Posted by Bill Miller on Oct 1, 2018 9:08:00 AM

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Our weekly Wednesday night sporting clays league was a welcome respite from hectic days at the office. All of us on the team – the regulars, anyway – worked at the same mid-sized company. Though we focused on different departments, we were all under the thumb of the same “Man.” You know, “… working for The Man.”

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Topics: Clay Shooting

4 Quick Adjustments to Break More Targets

Posted by Bill Miller on Sep 10, 2018 11:36:00 AM

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Breaking more targets. Achieving higher scores. From the Tuesday night league shooter to the high school team member to the occasional weekend-with-buddies plinker to the hardened competitor -- these are the goals of every clay target shooter. Break more birds!

Sometimes reaching these goals takes a revamp. You need to go to a professional coach for a tune-up, or maybe a total makeover starting with rebuilding the basics and working your way back up. You know, like when a pro golfer has to go back to his or her swing coach to get back on top.

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Topics: Clay Shooting

“Real” Clays Practice for the Field

Posted by Bill Miller on Sep 4, 2018 10:19:00 AM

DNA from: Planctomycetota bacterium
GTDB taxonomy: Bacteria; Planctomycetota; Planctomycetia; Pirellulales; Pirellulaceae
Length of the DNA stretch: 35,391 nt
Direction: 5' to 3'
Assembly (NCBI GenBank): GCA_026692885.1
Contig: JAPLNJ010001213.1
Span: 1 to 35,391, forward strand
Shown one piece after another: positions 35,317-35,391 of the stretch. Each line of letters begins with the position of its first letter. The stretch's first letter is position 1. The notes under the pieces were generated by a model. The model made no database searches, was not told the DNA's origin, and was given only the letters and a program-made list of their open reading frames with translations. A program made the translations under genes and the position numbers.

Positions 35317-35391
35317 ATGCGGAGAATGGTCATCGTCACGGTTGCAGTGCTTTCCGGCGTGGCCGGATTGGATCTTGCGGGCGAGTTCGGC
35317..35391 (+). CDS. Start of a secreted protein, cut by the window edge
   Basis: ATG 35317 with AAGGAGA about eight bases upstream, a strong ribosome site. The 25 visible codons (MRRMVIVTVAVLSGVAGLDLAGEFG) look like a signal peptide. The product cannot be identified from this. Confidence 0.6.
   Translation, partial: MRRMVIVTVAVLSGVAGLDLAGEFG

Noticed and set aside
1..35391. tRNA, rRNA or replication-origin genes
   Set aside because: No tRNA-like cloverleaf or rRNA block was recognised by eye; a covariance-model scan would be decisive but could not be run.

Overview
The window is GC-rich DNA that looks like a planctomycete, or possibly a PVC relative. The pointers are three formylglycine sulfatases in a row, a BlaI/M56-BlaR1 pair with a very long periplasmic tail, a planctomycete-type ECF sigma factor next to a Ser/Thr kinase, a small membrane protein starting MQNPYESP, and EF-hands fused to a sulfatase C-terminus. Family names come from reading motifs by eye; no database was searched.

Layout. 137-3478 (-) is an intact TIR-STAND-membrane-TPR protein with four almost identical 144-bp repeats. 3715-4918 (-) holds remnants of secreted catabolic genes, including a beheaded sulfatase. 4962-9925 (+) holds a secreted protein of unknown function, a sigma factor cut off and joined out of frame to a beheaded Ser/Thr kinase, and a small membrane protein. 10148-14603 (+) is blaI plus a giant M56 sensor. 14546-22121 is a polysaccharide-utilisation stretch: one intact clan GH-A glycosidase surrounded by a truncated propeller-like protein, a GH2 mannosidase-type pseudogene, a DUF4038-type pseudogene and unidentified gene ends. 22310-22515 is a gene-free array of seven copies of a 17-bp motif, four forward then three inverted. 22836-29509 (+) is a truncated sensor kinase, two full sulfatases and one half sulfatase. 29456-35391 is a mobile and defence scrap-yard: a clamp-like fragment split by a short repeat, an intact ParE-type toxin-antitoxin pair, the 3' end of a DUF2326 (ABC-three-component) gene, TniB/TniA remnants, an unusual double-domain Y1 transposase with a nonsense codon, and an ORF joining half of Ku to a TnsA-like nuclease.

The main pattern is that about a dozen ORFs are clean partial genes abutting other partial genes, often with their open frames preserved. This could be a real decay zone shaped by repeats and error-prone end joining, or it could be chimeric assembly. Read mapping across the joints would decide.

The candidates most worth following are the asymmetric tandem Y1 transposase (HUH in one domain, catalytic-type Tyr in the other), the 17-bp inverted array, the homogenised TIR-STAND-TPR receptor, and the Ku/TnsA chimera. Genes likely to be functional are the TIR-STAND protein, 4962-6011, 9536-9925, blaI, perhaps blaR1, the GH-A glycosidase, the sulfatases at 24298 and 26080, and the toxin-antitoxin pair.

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There are two kinds of clay target shooting. You can go out and shoot clays for the sake of the games themselves. Trap, skeet, and sporting clays are all fun in their own right. They can stoke the competitive flame and compel shooters to renown. Or they can be pursued as family fun, a wonderful introduction to firearms, and challenging lifelong pursuits.

Then there is clay shooting in preparation for hunting. It’s practice to make you a perfect shot in the field. The goal is to create mental pictures and instill muscle memory you’ll call upon when you’re hunting.

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Topics: Clay Shooting

One-Gun or the Golf Bag Approach?

Posted by Bill Miller on Aug 30, 2018 9:55:00 AM

 

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There are two different ways to look at shotguns for hunting … and to some extent for shooting clay targets. Neither is right. Neither is wrong. They are just different.

The first view considers a shotgun as a tool, and a means to an end. Nothing more. Nothing less. In this philosophy, a shotgun is simply the implement used to make it possible to take game – most often birds, but sometimes furred-critters or even big game. As a craftsman recognizes the importance of maintaining his tools, this shooter is just as pragmatic about maintaining his shotgun.

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Topics: Clay Shooting, Hunting - Turkey, Hunting - Upland, Hunting - Duck

A Clean Shotgun is a Happy Shotgun

Posted by Tom Keer on Aug 27, 2018 9:58:00 AM

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The argument of shotgun cleaning took place in bird camp. In one corner was my buddy who cleans his shotgun like clockwork... which is once a decade whether it needs it or not (it needs it). In the other corner was a pal who meticulously cleans his shotgun at the end of each day. On some days I wonder if he'd like to clean his shotgun after every shot. I'm in the middle and wipe my guns after each hunt and clean them once a month or at the end of the season. My only exception is that I do a thorough cleaning after hunting in a heavy downpour or after use in a saltwater marsh.

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Topics: Clay Shooting, hunting - waterfowl, Hunting - Turkey, Hunting - Upland, Hunting - Duck